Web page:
In one of the more surreal moments in 'Where Do We Go Now?', three of the nightclub dancers sit by two of the village women who have engineered their arrival.

The Films From the South Festival opened strongly tonight with a real crowd-pleaser. Heidi Sandberg and Lasse Skagen, the festival’s Managing Director and Artistic Director respectively, opened the ten days of screenings and introduced Nadine Labaki, the director, co-writer and star of Where Do We Go Now? As the final credits rolled Ms Labaki received a deserved standing ovation for a film that will no doubt attract healthy audiences across the world following a highly successful opening in France and Lebanon.

The film’s title is taken from its last line of dialogue. I won’t spoil your enjoyment by explaining it, but in case you might think that a parting shot like this makes the film sound despairing, I hope you will be assured that it’s actually the opposite and filled with hope – while recognising that the problem hasn’t been solved yet.

I’ve been mulling over the various genre descriptions of the film such as ‘musical comedy’ and the inimitable Variety ‘dramedy’. I was surprised that there is a moment of real tragedy in the film. This definitely changes the overall tone of the film, sharpening up the comedy and adding to the real satirical edge which is there in the film underneath all the music and laughter. Where Do We Go Now? is clearly a follow-up to Labaki’s earlier Caramel, but also something ‘bigger’ in cinematic terms. Its use of music helps to propel it away from the more realist tone of the earlier film and towards something more fantastical.

Although most reports set the film in Lebanon, there aren’t any direct references to that country. It could really be set in any relatively isolated community. In this case the village is in the mountains, linked only to civilisation by a narrow track that is heavily mined on either side. The two teenage sons of the shopkeeper take their ‘scooter and trailer’ down the mountain each day to collect supplies. Meanwhile the women visit the village’s twin cemeteries, Christian and Muslim, replacing the flowers on the graves of husbands and sons lost in a civil war between sectarian groups. When the boys set up a new aerial on the hillside it brings both music radio and television channels to the village which gathers to usher in the millennium. But television also seems to bring seeds of discord, partly through the news of what is happening elsewhere in the country and partly through the sexualised imagery which inflames the passions of the men of all ages. Perhaps fittingly, the village women will eventually use sexual allure (in the form of a group of Ukrainian nightclub dancers) as a decoy device in order to prevent the men from reaching the inevitable conclusion of an outbreak of the civil war directly in the village itself – and that’s where the comedy comes in.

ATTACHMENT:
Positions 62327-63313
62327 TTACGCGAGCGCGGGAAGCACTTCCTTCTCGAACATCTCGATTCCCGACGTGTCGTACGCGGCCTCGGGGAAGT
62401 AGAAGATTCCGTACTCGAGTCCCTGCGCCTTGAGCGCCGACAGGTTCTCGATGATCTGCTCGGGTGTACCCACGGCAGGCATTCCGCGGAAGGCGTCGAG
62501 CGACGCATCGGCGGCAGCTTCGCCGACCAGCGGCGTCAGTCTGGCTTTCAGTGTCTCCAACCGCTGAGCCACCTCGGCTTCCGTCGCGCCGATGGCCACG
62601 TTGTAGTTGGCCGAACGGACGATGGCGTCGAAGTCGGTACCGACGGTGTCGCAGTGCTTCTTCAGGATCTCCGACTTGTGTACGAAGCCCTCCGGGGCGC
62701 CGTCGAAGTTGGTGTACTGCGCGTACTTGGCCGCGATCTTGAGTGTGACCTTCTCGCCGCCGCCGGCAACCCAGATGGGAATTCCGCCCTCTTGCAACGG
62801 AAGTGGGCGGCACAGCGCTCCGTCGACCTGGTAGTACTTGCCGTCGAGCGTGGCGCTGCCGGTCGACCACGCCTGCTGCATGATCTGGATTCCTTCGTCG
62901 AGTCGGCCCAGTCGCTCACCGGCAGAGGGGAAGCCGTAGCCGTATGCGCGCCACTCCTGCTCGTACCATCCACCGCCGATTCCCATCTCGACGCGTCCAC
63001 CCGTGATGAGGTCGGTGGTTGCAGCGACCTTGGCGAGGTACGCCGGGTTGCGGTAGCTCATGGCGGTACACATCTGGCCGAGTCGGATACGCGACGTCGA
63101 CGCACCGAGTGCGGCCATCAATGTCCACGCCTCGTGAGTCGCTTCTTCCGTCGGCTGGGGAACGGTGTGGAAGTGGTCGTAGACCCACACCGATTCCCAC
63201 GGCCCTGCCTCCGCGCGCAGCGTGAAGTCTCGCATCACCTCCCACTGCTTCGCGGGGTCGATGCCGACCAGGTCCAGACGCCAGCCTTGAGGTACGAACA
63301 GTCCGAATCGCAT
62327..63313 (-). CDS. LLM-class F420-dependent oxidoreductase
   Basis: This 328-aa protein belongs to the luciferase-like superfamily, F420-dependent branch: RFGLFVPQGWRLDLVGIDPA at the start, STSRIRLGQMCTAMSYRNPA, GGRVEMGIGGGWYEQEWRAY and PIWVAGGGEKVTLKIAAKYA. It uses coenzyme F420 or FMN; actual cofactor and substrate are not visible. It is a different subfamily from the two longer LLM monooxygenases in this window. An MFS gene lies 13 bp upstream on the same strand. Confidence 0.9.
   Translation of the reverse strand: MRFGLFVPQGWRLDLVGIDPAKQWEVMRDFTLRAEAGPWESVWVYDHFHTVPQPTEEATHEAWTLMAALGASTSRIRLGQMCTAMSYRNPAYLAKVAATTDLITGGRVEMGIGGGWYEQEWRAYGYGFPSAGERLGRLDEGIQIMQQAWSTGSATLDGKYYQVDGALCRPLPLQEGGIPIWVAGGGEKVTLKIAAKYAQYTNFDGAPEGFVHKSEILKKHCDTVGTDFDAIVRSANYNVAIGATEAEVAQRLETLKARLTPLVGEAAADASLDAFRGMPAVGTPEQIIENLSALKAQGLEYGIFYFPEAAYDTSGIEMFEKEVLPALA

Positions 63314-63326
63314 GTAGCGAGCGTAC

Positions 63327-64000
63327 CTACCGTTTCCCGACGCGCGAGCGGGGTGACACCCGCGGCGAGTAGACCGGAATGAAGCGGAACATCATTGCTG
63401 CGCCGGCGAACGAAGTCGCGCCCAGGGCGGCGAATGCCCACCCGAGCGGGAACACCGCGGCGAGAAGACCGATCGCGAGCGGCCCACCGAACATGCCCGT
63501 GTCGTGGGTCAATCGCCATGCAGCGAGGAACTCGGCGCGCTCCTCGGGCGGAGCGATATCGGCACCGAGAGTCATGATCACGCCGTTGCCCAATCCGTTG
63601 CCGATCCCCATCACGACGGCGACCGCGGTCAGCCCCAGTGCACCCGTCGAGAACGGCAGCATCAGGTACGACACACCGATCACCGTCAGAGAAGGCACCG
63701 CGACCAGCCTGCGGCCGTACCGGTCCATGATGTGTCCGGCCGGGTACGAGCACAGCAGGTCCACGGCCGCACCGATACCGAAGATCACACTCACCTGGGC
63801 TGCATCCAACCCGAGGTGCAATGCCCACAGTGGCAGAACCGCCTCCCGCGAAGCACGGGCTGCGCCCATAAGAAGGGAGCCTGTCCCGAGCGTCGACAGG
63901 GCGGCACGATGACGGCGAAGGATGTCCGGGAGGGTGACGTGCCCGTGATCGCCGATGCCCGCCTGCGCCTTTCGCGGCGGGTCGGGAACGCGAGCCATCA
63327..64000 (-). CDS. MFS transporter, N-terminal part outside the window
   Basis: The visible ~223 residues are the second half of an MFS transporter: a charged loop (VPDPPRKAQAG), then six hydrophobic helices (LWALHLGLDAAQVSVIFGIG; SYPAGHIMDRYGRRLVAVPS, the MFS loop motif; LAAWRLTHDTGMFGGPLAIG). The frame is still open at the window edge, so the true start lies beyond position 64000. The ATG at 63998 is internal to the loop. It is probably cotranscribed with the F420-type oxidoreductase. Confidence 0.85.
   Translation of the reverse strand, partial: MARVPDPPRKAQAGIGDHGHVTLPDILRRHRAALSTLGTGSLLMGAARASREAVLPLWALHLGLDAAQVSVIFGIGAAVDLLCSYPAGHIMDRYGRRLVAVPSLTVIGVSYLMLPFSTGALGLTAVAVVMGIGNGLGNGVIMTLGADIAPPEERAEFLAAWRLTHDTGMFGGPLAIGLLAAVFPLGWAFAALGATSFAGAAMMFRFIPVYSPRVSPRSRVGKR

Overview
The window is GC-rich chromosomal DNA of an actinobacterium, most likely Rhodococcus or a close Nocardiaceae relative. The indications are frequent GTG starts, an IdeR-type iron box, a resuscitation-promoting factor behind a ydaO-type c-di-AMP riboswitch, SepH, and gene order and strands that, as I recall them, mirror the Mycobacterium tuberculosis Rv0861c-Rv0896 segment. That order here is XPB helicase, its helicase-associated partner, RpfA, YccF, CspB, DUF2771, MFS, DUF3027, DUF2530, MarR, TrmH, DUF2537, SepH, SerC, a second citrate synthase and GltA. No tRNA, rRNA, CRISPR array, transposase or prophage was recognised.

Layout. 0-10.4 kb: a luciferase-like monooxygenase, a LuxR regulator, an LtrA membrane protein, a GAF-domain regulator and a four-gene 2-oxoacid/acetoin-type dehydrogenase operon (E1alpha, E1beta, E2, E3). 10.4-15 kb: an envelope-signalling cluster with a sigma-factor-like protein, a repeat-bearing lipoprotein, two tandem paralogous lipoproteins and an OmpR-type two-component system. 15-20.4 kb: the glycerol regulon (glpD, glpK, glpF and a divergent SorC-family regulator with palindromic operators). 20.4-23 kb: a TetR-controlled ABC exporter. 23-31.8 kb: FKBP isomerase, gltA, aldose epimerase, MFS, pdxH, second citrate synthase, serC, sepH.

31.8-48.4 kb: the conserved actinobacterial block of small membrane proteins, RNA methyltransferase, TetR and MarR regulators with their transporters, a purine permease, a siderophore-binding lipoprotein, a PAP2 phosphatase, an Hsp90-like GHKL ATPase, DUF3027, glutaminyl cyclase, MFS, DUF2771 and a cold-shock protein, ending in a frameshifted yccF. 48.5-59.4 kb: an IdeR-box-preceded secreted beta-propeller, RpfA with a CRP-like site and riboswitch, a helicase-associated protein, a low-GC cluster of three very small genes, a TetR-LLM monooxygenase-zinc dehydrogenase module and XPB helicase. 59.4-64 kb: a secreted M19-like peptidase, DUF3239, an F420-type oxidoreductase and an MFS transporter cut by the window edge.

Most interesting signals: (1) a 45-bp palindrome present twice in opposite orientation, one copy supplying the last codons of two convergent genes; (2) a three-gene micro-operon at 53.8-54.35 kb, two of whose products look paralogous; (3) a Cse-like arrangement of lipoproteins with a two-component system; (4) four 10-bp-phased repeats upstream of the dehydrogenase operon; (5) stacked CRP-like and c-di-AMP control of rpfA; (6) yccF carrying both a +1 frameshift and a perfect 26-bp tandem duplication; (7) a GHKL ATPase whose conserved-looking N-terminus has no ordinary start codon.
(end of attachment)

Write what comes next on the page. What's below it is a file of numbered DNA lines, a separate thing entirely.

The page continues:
In a press interview (see below), Nadine Labaki says that she wanted the film to represent something that could happen in any village threatened by civil conflict of any sort, not just religious. But she does say that she was prompted to make the film when in May 2008, on the day she discovered that she was pregnant, Beirut once again moved into civil war mode: